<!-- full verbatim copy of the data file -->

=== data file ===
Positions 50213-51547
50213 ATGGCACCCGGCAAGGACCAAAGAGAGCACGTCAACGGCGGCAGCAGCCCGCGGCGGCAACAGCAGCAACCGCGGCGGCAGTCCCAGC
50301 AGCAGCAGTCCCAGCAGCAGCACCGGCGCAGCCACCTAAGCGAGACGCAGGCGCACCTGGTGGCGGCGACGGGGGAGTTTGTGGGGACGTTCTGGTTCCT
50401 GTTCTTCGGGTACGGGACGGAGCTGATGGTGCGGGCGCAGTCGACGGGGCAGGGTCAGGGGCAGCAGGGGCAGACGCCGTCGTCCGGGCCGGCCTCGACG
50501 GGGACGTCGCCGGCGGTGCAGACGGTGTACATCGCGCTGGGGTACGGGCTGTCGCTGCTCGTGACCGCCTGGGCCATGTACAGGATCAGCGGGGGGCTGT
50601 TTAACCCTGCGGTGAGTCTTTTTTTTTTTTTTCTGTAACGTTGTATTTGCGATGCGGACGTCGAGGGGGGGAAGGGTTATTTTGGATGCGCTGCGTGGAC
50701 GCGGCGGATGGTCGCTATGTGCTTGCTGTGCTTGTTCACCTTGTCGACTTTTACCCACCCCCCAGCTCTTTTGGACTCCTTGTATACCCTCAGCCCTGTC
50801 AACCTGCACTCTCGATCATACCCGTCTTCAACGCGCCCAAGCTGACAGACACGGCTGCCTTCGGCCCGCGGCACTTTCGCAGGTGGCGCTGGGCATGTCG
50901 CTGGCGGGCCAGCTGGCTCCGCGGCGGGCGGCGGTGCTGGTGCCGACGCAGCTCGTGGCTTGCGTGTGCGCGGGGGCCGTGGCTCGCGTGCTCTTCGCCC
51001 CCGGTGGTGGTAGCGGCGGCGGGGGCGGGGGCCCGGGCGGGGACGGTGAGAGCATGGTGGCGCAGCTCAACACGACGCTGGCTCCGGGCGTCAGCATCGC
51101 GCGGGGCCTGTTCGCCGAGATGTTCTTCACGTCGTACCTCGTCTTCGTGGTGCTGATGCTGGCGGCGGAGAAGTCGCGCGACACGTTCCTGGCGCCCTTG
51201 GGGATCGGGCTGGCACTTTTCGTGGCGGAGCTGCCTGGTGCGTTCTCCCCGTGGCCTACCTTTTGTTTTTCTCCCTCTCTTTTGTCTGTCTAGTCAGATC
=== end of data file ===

Positions 50213-51547
50213 ATGGCACCCGGCAAGGACCAAAGAGAGCACGTCAACGGCGGCAGCAGCCCGCGGCGGCAACAGCAGCAACCGCGGCGGCAGTCCCAGC
50301 AGCAGCAGTCCCAGCAGCAGCACCGGCGCAGCCACCTAAGCGAGACGCAGGCGCACCTGGTGGCGGCGACGGGGGAGTTTGTGGGGACGTTCTGGTTCCT
50401 GTTCTTCGGGTACGGGACGGAGCTGATGGTGCGGGCGCAGTCGACGGGGCAGGGTCAGGGGCAGCAGGGGCAGACGCCGTCGTCCGGGCCGGCCTCGACG
50501 GGGACGTCGCCGGCGGTGCAGACGGTGTACATCGCGCTGGGGTACGGGCTGTCGCTGCTCGTGACCGCCTGGGCCATGTACAGGATCAGCGGGGGGCTGT
50601 TTAACCCTGCGGTGAGTCTTTTTTTTTTTTTTCTGTAACGTTGTATTTGCGATGCGGACGTCGAGGGGGGGAAGGGTTATTTTGGATGCGCTGCGTGGAC
50701 GCGGCGGATGGTCGCTATGTGCTTGCTGTGCTTGTTCACCTTGTCGACTTTTACCCACCCCCCAGCTCTTTTGGACTCCTTGTATACCCTCAGCCCTGTC
50801 AACCTGCACTCTCGATCATACCCGTCTTCAACGCGCCCAAGCTGACAGACACGGCTGCCTTCGGCCCGCGGCACTTTCGCAGGTGGCGCTGGGCATGTCG
50901 CTGGCGGGCCAGCTGGCTCCGCGGCGGGCGGCGGTGCTGGTGCCGACGCAGCTCGTGGCTTGCGTGTGCGCGGGGGCCGTGGCTCGCGTGCTCTTCGCCC
51001 CCGGTGGTGGTAGCGGCGGCGGGGGCGGGGGCCCGGGCGGGGACGGTGAGAGCATGGTGGCGCAGCTCAACACGACGCTGGCTCCGGGCGTCAGCATCGC
51101 GCGGGGCCTGTTCGCCGAGATGTTCTTCACGTCGTACCTCGTCTTCGTGGTGCTGATGCTGGCGGCGGAGAAGTCGCGCGACACGTTCCTGGCGCCCTTG
51201 GGGATCGGGCTGGCACTTTTCGTGGCGGAGCTGCCTGGTGCGTTCTCCCCGTGGCCTACCTTTTGTTTTTCTCCCTCTCTTTTGTCTGTCTAGTCAGATC